*We had thirteen good years together, and gave each other tremendous joy.  I was lucky, but he was lucky too.  He had a lot of love from everyone whether they knew him or not.  He was always fed, walked, brushed, played with and attended to when he was sick or hurt, up until his last breath.

*So many other dogs (or cats, etc.) never have these things.  They are abused, abandoned, or neglected.  Too many loving animals that could have what Bear and I had never get that chance.  In fact, he had a better life than most people on this planet.

*Likewise, even though I have many difficulties with my MS, I also have a better life than most people. My family loves and supports me, I live in a modest but comfortable home, eat well, and have everything that I need except perfect health.  But then again, I tell myself that things could always be a lot worse.  A good friend has a Down’s syndrome daughter; another friend has a severely autistic child.  My brother-in-law lost his 16-yr. child in a bad accident…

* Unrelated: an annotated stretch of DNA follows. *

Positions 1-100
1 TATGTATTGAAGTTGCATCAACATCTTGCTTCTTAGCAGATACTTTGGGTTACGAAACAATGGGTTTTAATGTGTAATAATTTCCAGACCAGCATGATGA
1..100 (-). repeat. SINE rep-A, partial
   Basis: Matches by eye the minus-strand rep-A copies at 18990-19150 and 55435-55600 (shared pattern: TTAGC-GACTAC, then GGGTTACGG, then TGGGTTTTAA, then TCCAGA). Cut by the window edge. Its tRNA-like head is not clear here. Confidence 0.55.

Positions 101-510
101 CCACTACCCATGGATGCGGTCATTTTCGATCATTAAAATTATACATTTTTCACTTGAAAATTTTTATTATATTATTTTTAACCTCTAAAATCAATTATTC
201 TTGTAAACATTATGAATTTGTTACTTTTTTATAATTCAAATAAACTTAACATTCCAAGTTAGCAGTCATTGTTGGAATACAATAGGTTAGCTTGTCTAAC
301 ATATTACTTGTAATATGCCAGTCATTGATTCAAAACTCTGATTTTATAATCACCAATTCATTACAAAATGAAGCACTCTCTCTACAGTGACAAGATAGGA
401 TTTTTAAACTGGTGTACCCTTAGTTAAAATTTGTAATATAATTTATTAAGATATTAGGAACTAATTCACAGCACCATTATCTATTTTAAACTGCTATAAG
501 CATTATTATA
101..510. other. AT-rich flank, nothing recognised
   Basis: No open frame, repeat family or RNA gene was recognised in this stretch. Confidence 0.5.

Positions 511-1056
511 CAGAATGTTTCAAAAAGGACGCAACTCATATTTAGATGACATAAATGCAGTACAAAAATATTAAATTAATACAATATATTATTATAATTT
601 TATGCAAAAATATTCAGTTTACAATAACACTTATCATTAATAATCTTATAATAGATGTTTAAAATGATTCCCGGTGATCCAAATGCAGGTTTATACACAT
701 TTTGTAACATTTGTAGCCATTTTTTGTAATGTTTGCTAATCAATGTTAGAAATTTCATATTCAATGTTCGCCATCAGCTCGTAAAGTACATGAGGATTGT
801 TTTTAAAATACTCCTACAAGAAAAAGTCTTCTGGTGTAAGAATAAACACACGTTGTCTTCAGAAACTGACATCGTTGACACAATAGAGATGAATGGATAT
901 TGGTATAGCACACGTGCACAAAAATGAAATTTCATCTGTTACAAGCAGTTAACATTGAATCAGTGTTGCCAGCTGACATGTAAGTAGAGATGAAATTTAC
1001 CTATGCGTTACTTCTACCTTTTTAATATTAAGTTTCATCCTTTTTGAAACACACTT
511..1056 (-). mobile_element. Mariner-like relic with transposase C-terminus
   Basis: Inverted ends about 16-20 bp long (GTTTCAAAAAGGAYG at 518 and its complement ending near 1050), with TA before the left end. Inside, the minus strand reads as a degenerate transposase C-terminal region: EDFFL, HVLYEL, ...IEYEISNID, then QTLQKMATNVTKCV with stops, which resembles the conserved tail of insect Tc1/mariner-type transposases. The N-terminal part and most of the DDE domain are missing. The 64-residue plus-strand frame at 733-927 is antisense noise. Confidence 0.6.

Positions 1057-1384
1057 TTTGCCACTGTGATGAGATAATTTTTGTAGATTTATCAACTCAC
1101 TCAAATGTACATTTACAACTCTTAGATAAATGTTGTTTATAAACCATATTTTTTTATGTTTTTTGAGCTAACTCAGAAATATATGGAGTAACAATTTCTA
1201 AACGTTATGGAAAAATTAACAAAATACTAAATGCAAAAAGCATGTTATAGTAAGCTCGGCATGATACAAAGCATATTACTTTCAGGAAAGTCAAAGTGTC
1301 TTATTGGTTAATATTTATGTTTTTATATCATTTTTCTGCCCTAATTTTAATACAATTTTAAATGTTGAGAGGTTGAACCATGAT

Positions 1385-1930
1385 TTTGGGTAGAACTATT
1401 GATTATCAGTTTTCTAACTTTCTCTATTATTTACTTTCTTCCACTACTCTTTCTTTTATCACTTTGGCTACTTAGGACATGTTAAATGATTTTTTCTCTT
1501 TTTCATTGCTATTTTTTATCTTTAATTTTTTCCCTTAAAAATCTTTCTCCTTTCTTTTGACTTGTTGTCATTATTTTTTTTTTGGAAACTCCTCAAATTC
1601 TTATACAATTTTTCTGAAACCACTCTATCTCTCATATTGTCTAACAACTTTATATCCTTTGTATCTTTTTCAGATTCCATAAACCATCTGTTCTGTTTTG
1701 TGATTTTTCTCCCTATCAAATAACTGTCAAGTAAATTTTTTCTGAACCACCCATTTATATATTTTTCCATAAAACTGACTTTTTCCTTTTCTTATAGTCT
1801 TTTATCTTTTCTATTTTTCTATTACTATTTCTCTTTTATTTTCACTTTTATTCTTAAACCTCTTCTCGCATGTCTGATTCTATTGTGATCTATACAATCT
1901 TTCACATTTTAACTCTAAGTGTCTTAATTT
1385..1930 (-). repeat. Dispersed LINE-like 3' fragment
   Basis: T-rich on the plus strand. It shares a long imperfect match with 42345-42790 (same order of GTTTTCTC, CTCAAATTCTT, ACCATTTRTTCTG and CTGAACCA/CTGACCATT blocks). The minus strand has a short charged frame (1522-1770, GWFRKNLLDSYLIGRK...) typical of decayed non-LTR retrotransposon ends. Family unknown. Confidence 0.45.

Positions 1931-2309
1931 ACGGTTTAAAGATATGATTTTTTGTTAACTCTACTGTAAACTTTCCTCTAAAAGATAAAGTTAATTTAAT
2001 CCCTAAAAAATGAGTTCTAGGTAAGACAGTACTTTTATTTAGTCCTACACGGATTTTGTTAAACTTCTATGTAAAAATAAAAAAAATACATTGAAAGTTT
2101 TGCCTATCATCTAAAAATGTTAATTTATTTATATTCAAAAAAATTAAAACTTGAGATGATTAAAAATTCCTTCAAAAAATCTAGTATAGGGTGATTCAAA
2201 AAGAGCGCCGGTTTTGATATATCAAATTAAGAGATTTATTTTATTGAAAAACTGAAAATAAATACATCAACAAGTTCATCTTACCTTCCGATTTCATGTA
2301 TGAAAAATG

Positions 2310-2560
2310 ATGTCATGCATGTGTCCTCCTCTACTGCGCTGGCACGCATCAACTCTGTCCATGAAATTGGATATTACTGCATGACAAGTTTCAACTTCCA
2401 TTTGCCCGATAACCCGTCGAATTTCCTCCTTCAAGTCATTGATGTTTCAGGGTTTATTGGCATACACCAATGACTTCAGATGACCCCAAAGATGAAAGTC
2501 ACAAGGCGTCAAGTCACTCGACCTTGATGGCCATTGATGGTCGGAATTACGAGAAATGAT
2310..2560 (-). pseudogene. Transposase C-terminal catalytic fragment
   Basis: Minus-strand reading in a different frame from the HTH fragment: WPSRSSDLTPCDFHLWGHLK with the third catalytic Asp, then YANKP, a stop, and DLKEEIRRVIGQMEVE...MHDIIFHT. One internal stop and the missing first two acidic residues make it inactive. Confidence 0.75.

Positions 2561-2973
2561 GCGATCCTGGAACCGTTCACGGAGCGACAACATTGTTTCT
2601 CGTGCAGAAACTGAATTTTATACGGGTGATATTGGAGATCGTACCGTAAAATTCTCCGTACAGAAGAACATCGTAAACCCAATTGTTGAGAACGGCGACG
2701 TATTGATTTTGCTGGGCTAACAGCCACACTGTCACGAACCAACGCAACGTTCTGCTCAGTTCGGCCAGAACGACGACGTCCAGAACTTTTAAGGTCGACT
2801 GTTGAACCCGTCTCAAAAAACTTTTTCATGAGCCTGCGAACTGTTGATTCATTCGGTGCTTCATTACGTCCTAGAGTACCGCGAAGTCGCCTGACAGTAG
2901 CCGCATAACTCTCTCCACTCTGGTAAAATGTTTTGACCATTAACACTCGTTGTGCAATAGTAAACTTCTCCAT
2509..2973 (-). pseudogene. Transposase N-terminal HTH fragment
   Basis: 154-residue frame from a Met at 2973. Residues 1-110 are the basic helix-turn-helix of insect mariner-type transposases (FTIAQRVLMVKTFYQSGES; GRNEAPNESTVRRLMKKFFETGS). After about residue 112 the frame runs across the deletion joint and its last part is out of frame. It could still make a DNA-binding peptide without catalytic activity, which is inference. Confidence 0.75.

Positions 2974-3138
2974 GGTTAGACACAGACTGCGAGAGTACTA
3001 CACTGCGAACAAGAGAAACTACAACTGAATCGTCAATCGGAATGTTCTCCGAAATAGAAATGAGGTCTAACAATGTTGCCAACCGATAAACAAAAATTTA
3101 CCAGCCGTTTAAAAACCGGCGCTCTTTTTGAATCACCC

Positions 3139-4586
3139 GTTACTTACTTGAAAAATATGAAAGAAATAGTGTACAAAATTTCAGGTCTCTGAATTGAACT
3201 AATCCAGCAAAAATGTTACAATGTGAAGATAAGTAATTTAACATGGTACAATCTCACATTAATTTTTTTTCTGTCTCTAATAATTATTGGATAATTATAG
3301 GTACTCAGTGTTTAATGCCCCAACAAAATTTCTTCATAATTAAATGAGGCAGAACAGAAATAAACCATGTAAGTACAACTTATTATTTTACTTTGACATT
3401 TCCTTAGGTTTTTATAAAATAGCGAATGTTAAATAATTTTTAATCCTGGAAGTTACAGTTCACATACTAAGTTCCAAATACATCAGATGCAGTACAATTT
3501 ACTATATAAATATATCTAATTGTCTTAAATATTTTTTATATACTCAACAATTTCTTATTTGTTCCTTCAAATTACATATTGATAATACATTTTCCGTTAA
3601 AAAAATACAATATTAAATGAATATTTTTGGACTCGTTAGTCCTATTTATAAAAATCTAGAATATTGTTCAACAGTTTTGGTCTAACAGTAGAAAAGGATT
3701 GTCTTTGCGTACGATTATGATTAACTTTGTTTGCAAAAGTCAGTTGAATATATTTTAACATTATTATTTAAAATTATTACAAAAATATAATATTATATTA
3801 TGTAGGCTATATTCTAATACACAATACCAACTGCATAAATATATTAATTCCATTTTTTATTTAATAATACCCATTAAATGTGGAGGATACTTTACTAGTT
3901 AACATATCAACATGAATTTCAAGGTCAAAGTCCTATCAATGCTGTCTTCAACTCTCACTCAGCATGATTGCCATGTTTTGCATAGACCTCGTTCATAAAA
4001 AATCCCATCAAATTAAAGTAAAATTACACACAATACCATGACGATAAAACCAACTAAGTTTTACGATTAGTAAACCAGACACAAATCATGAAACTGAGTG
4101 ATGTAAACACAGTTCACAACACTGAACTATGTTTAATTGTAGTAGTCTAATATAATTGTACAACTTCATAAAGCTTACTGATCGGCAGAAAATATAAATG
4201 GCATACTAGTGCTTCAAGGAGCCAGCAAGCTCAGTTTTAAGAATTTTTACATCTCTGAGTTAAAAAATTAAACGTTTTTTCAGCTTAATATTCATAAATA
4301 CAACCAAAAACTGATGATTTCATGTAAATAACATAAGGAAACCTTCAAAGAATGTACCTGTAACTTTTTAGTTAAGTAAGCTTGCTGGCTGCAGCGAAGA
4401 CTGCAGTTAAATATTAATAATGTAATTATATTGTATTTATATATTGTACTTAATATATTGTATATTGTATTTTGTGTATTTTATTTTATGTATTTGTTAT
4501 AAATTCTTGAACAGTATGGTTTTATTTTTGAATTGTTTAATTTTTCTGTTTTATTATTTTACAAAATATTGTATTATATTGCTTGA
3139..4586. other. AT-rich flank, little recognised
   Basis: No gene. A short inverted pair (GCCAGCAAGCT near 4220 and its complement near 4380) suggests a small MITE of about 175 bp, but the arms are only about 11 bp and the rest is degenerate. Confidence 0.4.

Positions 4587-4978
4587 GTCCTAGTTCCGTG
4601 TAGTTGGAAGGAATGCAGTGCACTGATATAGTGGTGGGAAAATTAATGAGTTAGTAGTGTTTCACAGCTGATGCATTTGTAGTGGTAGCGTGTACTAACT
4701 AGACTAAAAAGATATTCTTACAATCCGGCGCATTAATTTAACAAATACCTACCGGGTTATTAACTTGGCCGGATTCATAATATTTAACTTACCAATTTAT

*It’s okay to cry or vent out feelings for awhile.  It’s not being weak or emotional; it’s being human.  My husband, son and I are talking about our feelings and memories.

*I am grateful for the sensitivity and kindness others have shown in support of the loss.  What would I do without my family and friends?

Throughout the years I have suffered many hardships and losses–my physical problems from MS; death of a parent, other close relatives and friends; financial and emotional distress from job losses of both my husband and myself—the list is quite long.  I have used my perspective and positive thinking through these difficult situations to help me cope with my grief.  Things happen in life we don’t always understand or think are unfair.  I think experience, age, my MS and attitude have taught me that. It may not work for everyone, but it works for me.

So I will be sad for now but slowly heal in time to the point where my sadness will dissipate and fond memories will replace it.  I will always feel Bear’s loss, but I accept it and will continue to move forward. Life goes on and Bear would want me to go forward with it.


New Beginnings in Life

“Entering the Unknown”